“The College has become much more proactive in its interactions with the media and is looking to increase its profile further, which is excellent. It’s partly about getting important health messages out to women, but also becoming the go-to organisation for decision makers and to influence national and international policy.
“It’s also about sharing some of the good practice we have and learning from other people and healthcare systems. When an organisation’s profile is raised, the networks and relationships that you have developed are strengthened, and that enables you to have more influence.
“I think I may be one of the longest standing official spokespeople for the College. When I started, we were very keen to get the women’s health message out there and to raise the profile of women’s health around the world.
“One of the reasons that I got involved was to try to mitigate the traditional view people had of the Royal Colleges. As a female of BAME origin, I wanted to demonstrate that the College was making significant strides to be more inclusive.
“Being a spokesperson, particularly on medical conditions in pregnancy like diabetes and also for vulnerable women like asylum seekers, has truly been an amazing experience. We had media training at the beginning which was hugely helpful. It’s been interesting, not just learning how to do it, but also understanding what drives the media and how to get important health messages out there which are not always the key messages the media wants, like the fact that women should be in the best possible health before embarking on a pregnancy.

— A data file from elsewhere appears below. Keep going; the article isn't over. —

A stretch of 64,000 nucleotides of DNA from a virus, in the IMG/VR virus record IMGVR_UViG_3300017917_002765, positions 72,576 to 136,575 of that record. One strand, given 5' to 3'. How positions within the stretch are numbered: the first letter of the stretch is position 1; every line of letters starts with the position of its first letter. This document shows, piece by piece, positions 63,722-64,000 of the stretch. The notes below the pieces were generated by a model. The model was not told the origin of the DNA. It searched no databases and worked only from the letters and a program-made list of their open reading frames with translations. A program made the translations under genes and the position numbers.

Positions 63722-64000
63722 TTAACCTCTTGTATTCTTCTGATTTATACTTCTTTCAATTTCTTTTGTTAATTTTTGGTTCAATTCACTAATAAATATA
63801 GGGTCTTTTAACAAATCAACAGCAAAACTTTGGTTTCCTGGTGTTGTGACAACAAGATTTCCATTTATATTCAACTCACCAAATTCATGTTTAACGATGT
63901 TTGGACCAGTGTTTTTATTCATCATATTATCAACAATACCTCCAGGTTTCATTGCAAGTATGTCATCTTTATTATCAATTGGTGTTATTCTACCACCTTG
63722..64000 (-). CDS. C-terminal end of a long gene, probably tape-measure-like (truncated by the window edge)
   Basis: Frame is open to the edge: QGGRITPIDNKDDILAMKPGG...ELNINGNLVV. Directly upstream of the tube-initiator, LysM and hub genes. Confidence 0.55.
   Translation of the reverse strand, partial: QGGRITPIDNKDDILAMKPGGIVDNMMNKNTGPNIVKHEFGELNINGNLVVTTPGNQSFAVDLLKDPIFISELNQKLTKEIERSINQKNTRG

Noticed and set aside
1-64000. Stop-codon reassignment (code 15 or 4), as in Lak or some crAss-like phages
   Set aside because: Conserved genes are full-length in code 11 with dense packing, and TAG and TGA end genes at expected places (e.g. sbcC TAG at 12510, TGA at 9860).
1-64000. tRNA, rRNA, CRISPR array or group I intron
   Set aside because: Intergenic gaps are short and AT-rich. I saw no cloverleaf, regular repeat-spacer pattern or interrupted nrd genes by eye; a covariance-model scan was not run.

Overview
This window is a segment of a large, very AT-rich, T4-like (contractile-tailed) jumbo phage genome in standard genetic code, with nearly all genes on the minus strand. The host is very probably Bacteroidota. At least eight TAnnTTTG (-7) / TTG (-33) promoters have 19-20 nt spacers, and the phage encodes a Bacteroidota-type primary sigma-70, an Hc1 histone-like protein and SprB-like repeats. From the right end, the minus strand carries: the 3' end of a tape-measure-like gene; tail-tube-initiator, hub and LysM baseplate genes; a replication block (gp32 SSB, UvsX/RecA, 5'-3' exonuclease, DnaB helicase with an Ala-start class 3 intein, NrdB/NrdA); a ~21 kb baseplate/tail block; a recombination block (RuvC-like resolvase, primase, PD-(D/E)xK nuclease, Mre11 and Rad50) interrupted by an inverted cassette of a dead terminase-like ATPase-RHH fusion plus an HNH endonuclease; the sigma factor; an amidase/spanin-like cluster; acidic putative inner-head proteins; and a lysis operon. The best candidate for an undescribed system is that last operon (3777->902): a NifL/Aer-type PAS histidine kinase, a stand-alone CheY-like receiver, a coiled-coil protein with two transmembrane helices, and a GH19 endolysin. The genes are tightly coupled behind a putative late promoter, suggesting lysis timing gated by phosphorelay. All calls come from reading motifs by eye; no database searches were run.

“I’ve done pretty much the whole spectrum of media work over the years, including live TV interviews and chat show programmes, but some of my most challenging and enjoyable experiences have been on Radio 4’s Woman’s Hour; they really do explore the subjects in detail. There’s an important responsibility for healthcare professionals in any media interaction to inform the public and, if there are incorrect perceptions of things, to try to right them.
“It’s wonderful to be able to speak on behalf of the College and, as a global organisation, the media helps us to reach women around the world and highlight issues such as the fact that women are dying due to a lack of health care. I look forward to continuing as a spokesperson in the future and would encourage other colleagues to come forward too.”
Get Involved with the RCOG
There are many opportunities to get involved with the College. We actively seek the help and support of our members, other healthcare professionals and the public as we work to improve women’s health care worldwide through education, training and improving clinical quality. Find out how you could get involved.